10 July 2015

BF: We Are The Daleks


What a fantastic story this is. We Are The Daleks has everything I love in a Doctor Who story: humour, satire, imagination, contrast and - most importantly - soul. If Big Finish were trying to usher in a new era with release 201, then they have most certainly succeeded. There's an exciting vibrancy about this story and it really does feel different.

There are two major plots at work in this story, connected by both a time corridor and the Daleks. It all begins when the Doctor's attention is captured by a Dalek-shaped skyscraper in 1987 London. He and Mel quickly establish themselves in relevant jobs - him a city trader (in futures, brilliantly), her the head of the IT support department inside the Zenos Tower - in order to investigate the operations of the mysterious Zenos Corporation. Sadly, far less is made of the Doctor's assumed role than Mel's, as he's soon off to Bradford to check out a factory. Already events are tied neatly together, with Mel unwittingly learning more about new computer game Warfleet and the Doctor poking around the factory where it's made. 


Whilst there, he soon becomes acquainted with journalist Serena Paget, and with a little help from leader of disgruntled workers recently laid off with no warning Frank Lewis, they take a look inside. There, they find Daleks operating the production line and a time corridor in operation. At the same time, at a swanky event Mel's blagged her way into at the top of the Zenos Tower, she also discovers Skaro's finest. 


It says a lot about this story that so far I've nowhere near summarised even the first episode or very many of its key characters. We Are The Daleks is incredibly busy, but that's not a criticism. Despite the pacing necessarily being pretty fast, nothing feels rushed and there is plenty of time set aside for character moments that give the guest parts more depth. In We Are The Daleks Jonny Morris, who you may have noticed is something of a favuorite of this site, has done his typical thing of being totally faithful and authentic to the source material - here you'll notice things such as controlled policemen (see Resurrection of the Daleks) and Daleks offering vol-au-vents (Power and Victory of the Daleks) - whilst creating a truly original conceit and story from them.
The Morris magic comes strongest here in the form of the characters, as it so often does. I think that may be one of the reasons why Jonny's writing rates so highly with me. Like that of Russell T Davies', his work seems to me to be constructed around believable, interesting characters. Even though Protect and Survive does have a strong plot, for the first half it's more or less just four characters reacting to things happening around them, not influencing their fate at all. And yet it's a strong contender for my favourite Doctor Who story of all time. It's a strength the writing exhibits again here, and that's without even mentioning the Daleks.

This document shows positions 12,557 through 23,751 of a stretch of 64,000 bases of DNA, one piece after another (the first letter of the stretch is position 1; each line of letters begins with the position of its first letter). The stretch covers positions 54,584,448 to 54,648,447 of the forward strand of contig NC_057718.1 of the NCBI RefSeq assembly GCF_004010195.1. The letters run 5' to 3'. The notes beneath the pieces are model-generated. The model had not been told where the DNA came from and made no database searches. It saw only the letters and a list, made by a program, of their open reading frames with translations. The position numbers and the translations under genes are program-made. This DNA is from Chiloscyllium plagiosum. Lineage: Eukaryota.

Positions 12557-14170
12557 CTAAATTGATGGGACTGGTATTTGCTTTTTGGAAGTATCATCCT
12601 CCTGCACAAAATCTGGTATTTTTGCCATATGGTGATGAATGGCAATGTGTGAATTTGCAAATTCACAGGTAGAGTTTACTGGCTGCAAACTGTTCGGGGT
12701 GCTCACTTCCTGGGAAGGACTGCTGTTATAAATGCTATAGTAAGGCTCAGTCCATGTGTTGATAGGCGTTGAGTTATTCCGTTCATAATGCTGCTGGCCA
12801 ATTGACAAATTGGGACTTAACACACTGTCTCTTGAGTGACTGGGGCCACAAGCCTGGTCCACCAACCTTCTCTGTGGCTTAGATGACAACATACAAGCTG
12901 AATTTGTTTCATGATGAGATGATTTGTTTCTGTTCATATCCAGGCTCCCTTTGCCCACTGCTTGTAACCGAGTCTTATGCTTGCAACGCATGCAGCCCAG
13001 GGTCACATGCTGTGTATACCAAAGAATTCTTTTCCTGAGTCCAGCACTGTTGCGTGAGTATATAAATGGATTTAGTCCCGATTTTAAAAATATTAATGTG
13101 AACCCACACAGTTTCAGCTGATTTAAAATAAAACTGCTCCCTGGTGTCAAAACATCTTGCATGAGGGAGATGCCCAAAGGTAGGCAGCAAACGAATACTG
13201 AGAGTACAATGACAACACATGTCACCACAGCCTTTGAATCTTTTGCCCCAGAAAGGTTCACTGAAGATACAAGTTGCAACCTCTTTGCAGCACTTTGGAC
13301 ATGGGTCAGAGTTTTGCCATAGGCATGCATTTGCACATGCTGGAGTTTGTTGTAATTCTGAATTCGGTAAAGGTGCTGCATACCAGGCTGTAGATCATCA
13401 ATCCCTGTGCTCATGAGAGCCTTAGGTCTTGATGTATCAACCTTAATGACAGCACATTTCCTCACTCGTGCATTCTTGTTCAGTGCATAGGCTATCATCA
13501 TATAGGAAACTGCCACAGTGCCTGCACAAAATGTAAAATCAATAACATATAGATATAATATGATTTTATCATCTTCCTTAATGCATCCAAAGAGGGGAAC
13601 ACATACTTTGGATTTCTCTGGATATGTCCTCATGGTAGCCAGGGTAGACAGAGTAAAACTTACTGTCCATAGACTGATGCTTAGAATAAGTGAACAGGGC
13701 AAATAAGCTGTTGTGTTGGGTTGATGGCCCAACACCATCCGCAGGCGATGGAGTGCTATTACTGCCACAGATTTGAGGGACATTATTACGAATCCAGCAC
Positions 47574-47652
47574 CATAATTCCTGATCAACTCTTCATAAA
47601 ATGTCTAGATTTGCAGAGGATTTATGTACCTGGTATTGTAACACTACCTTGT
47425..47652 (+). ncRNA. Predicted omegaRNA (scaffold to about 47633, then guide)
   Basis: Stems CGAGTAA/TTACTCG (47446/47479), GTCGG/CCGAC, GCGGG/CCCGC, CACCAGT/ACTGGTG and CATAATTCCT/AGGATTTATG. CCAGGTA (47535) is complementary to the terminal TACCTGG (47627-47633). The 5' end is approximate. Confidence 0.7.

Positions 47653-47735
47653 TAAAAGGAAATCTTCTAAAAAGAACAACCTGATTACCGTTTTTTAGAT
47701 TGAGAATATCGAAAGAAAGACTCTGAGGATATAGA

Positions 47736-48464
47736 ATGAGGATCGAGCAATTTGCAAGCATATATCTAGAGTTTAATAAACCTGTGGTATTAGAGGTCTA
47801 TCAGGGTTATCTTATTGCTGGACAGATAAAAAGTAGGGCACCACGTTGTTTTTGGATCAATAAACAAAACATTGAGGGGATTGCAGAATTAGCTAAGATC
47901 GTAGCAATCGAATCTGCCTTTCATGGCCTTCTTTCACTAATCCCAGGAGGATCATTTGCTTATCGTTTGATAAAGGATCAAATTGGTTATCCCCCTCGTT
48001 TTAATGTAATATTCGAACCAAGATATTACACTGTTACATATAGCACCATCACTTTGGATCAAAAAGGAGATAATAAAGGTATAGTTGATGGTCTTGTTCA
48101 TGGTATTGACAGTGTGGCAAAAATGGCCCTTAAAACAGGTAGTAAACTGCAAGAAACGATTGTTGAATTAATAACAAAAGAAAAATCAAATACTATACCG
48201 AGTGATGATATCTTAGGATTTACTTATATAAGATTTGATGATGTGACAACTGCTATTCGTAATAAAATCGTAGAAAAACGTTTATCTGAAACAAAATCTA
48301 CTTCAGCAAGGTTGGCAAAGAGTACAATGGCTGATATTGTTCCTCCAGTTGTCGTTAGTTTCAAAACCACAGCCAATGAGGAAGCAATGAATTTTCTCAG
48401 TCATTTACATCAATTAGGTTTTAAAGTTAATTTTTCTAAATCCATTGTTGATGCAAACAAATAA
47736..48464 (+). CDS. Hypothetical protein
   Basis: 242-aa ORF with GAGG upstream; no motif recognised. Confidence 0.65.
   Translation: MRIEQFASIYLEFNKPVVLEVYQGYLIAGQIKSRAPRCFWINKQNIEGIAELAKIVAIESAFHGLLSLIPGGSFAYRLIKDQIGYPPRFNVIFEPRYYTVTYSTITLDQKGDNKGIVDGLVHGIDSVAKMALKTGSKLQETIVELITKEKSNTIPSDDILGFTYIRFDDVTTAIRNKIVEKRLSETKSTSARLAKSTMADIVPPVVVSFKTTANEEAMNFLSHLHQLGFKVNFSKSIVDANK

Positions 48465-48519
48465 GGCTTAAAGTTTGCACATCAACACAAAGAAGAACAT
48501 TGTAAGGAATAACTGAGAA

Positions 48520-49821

I feel confident in saying that Morris is also one of the company's best writers for the Daleks. The current trend seems to be for Terry Nation's most lucrative creations to feature in at least one Big Finish story per year, and how glad I am it fell to Morris this year. Although this is only his second published story featuring them, he seems to understand their psychology possibly better than any other writer. In his excellent DWM article We Are The Daleks, Morris concluded that the Daleks are the incarnation of the dark side of humanity, of all feelings we try to suppress, and I think he was exactly right. It's in this way that this story is written, contrasting humanity with the Daleks and showing just how little division there is between politicians and them (no comment). It's an angle I can't remember being exploited before, and as such makes for intriguing listening. Morris has form in this area though - The Curse of Davros was similarly innovative and did things with the Daleks I'd never heard before. Even though he feels he's at his strongest when handling his own creations, Morris is obviously more than capable of writing compelling stories for others' characters and villains as well.


And, naturally, this story has so many layers that it could be interpreted as a slight on a hundred different things. But the real strength of it lies in the fact that while you could easily take it as a parable against the Tories, against computer game addiction, whatever, it works just as well as a straightforward action adventure. That's what I love about this, and what marks it out as something truly special in my eyes: there is plenty of food for thought but the presentation is ambiguous enough not to imply any bias and therefore doesn't detract or distract from the narrative itself.